This statement, although technically correct was duplicitous in the extreme because  the Mossack Fonseca New Zealand agent specifically advised his clients to avoid countries with information-sharing agreements with New Zealand, presumably to side-step the disclosure system.

Then John Sherwan was commissioned to write a report and recommended sweeping changes which the Government accepted.  The focus groups must have been speaking very loudly.

Cue mass exodus of trusts afraid to actually be obligated to release information like who owns the trust, what assets are in it and who the beneficiaries are.

This whole incident shows what a line of BS we were being fed by the Government about the Panama Papers.  There was no full disclosure regime.  Requiring minimum disclosure and suddenly, as Michael Wood said, like bats exposed to the sunlight they’ve fled into a cave somewhere.

The Government has cauterised another issue that would have sapped support from it.  But eventually sufficient people will realise that National’s primary goal is to look after the 1%.  Then it will be gone.

22 comments on “The magical disappearing Foreign Trust industry”

  1. Ad 1

    And coincidentally the housing market buyers we used to have crowding the auction room floors have vanished as well!

    • savenz 1.1

      +1 Ad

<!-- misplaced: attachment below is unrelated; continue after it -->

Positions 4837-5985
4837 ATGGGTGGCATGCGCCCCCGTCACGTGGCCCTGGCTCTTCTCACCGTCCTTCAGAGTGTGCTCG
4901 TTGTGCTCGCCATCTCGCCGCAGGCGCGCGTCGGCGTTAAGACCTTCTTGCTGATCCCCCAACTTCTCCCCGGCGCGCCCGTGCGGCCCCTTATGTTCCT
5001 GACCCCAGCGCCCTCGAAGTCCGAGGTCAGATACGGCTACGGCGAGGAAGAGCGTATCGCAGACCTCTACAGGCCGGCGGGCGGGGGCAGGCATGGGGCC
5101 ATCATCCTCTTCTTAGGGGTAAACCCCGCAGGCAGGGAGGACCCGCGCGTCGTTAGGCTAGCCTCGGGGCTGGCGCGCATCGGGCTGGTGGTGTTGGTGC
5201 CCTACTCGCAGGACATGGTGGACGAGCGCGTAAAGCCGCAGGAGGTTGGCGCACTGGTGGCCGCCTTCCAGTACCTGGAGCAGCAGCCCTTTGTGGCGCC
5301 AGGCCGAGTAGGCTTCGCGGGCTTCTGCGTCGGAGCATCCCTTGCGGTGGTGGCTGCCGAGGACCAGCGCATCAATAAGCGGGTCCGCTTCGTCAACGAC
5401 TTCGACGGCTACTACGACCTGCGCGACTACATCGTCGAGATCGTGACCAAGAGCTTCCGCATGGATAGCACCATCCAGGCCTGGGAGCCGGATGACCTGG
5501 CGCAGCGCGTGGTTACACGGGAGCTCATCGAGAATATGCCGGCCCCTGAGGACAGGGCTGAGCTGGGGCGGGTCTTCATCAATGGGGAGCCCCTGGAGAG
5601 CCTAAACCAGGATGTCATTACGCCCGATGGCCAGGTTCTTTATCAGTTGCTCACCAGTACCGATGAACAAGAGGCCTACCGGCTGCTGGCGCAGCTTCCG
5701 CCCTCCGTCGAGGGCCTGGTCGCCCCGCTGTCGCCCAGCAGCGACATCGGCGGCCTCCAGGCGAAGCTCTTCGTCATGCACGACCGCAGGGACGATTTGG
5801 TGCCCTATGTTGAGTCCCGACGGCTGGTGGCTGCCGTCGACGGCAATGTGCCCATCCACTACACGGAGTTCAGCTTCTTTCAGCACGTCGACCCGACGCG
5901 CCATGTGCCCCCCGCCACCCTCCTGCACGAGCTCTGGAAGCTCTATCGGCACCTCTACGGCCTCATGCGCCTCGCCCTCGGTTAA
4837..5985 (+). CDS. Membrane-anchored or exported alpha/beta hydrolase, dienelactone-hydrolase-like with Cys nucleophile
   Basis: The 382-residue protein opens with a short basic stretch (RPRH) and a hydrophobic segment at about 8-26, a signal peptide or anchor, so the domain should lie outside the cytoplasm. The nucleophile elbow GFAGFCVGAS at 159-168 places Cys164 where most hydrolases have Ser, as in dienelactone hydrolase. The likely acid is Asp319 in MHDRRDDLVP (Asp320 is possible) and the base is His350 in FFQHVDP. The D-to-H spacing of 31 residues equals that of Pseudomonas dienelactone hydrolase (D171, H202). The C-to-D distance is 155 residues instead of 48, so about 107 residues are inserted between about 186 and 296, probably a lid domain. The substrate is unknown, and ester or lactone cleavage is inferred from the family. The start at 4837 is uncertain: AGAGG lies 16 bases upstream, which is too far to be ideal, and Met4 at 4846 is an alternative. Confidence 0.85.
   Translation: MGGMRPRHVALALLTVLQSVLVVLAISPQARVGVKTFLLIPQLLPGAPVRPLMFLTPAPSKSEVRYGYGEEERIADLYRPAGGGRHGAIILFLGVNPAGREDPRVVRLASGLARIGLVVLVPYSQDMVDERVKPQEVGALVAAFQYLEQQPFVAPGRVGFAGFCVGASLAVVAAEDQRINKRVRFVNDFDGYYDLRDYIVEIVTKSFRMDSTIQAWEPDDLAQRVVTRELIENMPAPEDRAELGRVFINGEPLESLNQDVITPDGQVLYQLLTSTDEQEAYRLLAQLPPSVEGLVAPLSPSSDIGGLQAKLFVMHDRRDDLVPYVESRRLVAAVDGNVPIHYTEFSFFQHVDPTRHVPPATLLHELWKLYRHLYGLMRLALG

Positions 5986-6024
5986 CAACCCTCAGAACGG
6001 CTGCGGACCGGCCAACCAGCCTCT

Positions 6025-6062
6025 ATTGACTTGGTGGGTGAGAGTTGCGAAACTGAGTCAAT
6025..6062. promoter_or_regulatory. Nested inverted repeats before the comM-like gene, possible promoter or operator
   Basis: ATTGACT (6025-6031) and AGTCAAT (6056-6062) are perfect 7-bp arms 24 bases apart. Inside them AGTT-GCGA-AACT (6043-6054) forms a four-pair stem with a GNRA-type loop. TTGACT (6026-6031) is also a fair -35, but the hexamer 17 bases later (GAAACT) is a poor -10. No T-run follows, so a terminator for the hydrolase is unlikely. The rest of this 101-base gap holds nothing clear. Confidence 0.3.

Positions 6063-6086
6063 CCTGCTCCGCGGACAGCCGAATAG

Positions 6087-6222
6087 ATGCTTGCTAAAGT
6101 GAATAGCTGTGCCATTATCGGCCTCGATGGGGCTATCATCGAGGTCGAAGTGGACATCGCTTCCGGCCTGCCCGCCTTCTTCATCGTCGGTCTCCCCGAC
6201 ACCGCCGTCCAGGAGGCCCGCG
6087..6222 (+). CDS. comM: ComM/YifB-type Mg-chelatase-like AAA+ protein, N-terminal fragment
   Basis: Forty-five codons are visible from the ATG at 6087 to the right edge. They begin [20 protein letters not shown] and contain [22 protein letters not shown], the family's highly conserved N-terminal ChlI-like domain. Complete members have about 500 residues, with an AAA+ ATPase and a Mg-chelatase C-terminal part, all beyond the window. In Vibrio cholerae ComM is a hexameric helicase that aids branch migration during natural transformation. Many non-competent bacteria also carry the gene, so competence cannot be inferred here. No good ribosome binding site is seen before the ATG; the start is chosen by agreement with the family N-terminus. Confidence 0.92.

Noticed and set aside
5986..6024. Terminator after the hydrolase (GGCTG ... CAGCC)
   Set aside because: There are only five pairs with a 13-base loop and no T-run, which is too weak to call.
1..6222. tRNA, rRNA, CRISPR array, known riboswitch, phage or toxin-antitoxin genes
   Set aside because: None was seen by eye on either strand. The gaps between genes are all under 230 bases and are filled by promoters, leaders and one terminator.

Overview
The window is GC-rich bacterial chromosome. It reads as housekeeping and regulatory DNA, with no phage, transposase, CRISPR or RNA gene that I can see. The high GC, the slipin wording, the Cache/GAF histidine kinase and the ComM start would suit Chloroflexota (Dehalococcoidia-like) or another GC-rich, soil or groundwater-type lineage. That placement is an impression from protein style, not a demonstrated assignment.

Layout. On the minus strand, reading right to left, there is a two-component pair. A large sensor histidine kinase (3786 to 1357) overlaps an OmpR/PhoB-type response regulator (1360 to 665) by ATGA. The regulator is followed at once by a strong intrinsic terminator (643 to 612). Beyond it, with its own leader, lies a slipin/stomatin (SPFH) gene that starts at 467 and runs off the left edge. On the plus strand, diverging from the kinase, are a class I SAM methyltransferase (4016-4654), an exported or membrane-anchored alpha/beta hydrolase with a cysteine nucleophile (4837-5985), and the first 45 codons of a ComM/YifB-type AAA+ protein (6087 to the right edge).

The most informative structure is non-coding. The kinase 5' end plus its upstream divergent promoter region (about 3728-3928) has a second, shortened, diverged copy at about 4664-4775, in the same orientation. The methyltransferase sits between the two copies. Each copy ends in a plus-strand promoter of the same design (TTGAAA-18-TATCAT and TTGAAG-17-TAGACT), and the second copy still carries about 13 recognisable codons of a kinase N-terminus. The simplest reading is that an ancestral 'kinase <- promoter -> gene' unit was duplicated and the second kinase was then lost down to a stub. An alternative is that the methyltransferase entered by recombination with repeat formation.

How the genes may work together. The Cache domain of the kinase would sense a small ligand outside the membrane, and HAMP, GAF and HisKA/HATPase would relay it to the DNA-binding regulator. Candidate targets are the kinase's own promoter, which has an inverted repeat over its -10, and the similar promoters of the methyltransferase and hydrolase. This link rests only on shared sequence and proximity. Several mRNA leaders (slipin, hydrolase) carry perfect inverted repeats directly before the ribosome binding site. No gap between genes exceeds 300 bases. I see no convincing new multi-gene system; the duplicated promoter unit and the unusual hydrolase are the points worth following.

[you’ve been in moderation (which means your comments don’t appear) and haven’t responded to my requests for a response (from the Bennett issue). I’m dropping you into the ban list for a week because I need to tidy up the moderation queue and stop wasting my time on checking on what’s going on. For future reference for you or anyone, if you notice your comments not appearing over time, use the search to find your last one because there is likely a moderation note attached that you will need to respond to to get taken out of moderation. – weka]

  2. dukeofurl 2

    Im sure the ‘cottage industry’ of lawyers and accountants who support these trusts havent gone anywhere. I wonder if they have shifted the trusts to places like the Cook Islands or Niue, where they can be ‘like NZ’ but just out of the reach of our disclosure laws.
    I remember one of the advantages of NZ was the removal of the gift duty, not long back. That was the process where the secret Trust could pass funds back to original party that set them up as arms length entities completely tax free.

  3. MG 3

    but won’t someone think of the lawyers?!!

  4. Keith 4

    That this even existed was a disgrace, that and Key, mostly, toiling away in the shadows repealing things here and tinkering there and making bloody sure that NZ was a taxhaven. How to destroy our once good name for you and your rich mates!